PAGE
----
Hailed by Friedrich Engels as the bible of the working class, this 1867 classic of political economics changed the course of history. Thirty years in the making, Capital, Volume I was the first installment of Karl Marx's three-part Das Kapital and the only volume published during his lifetime. Marx declared that society is evolving from crude, unbalanced economic systems toward a utopian state -- specifically, communism. His critiques of private property and class struggles aroused tremendous interest and exercised an influence that resonates to this day. Marx offers a penetrating analysis of capitalism's inner workings, examining commodities, value, money, and other factors related to the system's historic origins and contemporary functions. These considerations form the framework for his conclusion: the system cannot be reformed and must be overthrown by a revolution, resulting in a socialist society in which production serves the needs of every individual rather than generating profits for the few.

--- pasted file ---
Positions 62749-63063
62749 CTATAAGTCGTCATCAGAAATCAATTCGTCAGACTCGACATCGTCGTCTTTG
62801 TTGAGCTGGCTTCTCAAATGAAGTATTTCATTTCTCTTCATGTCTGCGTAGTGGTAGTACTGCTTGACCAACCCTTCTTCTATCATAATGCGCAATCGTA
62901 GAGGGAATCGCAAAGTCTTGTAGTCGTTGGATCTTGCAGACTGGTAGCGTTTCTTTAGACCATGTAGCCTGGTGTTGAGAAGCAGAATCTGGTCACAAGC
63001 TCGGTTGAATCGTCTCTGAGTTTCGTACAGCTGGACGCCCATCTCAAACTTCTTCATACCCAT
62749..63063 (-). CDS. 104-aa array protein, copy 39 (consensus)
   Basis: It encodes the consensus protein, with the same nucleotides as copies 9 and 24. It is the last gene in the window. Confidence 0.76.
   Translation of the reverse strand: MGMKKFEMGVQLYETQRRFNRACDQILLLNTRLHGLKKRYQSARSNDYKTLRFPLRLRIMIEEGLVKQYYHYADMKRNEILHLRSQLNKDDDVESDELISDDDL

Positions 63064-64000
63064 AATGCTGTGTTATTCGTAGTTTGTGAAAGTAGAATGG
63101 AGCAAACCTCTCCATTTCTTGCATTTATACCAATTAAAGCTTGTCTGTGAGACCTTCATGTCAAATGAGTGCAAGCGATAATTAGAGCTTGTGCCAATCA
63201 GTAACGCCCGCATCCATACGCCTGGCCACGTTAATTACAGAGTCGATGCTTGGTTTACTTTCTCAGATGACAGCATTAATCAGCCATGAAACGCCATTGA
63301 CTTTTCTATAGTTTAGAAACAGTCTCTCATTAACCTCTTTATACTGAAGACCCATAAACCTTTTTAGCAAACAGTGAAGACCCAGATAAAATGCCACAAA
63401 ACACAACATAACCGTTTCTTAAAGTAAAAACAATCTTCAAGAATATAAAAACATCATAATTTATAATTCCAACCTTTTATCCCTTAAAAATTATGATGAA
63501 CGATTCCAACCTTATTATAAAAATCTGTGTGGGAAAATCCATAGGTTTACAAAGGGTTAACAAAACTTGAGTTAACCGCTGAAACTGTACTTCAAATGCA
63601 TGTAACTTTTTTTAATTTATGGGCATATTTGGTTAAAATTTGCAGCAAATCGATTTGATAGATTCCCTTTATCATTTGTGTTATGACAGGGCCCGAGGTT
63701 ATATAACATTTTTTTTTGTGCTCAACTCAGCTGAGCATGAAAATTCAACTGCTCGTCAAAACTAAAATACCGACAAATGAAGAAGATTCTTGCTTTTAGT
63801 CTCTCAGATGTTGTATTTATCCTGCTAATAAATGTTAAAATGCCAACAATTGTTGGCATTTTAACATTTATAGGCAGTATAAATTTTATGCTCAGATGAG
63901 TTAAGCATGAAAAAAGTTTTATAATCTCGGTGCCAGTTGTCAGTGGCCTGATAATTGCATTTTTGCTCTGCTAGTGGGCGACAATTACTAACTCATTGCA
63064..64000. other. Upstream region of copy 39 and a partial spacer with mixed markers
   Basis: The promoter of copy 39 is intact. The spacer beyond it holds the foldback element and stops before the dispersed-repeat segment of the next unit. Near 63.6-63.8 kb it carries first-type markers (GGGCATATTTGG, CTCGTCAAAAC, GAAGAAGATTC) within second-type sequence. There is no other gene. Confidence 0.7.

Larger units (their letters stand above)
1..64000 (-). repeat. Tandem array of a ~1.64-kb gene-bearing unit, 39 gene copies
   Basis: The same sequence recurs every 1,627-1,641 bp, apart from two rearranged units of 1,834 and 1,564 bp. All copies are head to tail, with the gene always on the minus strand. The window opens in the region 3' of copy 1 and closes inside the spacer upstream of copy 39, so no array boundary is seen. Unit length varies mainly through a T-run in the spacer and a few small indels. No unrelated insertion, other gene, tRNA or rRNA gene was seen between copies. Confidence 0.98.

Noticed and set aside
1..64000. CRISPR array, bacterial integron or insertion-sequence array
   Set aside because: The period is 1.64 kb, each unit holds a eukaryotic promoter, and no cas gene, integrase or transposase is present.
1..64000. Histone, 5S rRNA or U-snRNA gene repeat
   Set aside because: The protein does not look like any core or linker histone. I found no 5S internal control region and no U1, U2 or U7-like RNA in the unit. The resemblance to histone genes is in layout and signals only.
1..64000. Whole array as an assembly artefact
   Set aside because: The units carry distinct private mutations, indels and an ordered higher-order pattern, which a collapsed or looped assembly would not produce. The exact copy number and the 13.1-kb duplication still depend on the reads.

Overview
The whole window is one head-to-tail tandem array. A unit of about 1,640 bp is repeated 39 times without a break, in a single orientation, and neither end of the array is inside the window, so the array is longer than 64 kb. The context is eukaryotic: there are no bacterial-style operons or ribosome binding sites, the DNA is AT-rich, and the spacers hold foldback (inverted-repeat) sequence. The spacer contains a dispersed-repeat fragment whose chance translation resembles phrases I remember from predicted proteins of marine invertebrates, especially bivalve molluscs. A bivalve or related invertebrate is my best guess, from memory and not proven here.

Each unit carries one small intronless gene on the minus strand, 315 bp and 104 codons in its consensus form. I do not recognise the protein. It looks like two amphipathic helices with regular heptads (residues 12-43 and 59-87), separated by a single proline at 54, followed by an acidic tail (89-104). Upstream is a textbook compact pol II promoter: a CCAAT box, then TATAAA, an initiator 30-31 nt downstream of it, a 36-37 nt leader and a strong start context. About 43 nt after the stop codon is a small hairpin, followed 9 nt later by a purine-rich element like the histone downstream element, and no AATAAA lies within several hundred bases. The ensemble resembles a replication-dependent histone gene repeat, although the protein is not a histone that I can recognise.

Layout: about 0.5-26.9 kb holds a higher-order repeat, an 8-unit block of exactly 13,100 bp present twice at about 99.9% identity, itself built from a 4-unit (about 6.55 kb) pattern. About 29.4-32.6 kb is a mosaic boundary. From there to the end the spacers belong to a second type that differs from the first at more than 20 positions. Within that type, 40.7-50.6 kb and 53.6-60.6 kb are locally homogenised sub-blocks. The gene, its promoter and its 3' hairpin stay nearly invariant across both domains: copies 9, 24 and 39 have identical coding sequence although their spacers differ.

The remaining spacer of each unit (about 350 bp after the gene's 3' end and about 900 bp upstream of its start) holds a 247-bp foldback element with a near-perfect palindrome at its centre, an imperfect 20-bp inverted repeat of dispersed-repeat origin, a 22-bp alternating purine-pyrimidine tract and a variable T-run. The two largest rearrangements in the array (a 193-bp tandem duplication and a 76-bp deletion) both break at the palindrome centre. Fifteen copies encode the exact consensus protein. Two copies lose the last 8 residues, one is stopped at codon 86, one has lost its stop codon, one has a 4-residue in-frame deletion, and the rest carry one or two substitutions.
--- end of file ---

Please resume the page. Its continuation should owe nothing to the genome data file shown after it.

About the Author
One of the 19th century's most influential thinkers, German philosopher Karl Marx (1818-83) formulated the social, political, and economic ideas that serve as the basis for Communism.